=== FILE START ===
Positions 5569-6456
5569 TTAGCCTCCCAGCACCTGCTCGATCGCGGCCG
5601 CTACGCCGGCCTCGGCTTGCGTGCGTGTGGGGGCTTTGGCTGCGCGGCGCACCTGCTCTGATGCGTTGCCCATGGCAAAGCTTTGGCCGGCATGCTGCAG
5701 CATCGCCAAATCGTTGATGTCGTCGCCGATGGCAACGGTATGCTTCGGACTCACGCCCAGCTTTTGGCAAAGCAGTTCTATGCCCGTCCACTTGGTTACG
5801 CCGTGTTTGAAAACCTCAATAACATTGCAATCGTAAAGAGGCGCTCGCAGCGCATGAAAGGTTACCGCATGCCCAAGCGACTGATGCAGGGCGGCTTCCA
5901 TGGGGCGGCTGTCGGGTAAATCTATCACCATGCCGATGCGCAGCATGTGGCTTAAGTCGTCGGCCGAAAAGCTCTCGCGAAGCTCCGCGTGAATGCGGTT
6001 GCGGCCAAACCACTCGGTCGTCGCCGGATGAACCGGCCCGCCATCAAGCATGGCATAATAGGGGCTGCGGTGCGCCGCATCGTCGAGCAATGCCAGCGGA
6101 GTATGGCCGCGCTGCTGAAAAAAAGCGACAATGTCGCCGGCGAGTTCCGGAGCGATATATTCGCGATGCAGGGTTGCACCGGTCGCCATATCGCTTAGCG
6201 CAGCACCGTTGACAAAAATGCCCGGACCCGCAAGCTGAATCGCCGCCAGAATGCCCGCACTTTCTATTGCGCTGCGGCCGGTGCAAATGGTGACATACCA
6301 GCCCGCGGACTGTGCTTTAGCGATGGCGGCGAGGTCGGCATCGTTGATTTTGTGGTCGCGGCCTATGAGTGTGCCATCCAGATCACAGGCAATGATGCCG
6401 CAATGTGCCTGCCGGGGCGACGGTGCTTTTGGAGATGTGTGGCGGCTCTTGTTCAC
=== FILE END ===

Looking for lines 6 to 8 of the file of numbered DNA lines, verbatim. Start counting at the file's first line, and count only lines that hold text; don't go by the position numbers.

5901 TGGGGCGGCTGTCGGGTAAATCTATCACCATGCCGATGCGCAGCATGTGGCTTAAGTCGTCGGCCGAAAAGCTCTCGCGAAGCTCCGCGTGAATGCGGTT
6001 GCGGCCAAACCACTCGGTCGTCGCCGGATGAACCGGCCCGCCATCAAGCATGGCATAATAGGGGCTGCGGTGCGCCGCATCGTCGAGCAATGCCAGCGGA
6101 GTATGGCCGCGCTGCTGAAAAAAAGCGACAATGTCGCCGGCGAGTTCCGGAGCGATATATTCGCGATGCAGGGTTGCACCGGTCGCCATATCGCTTAGCG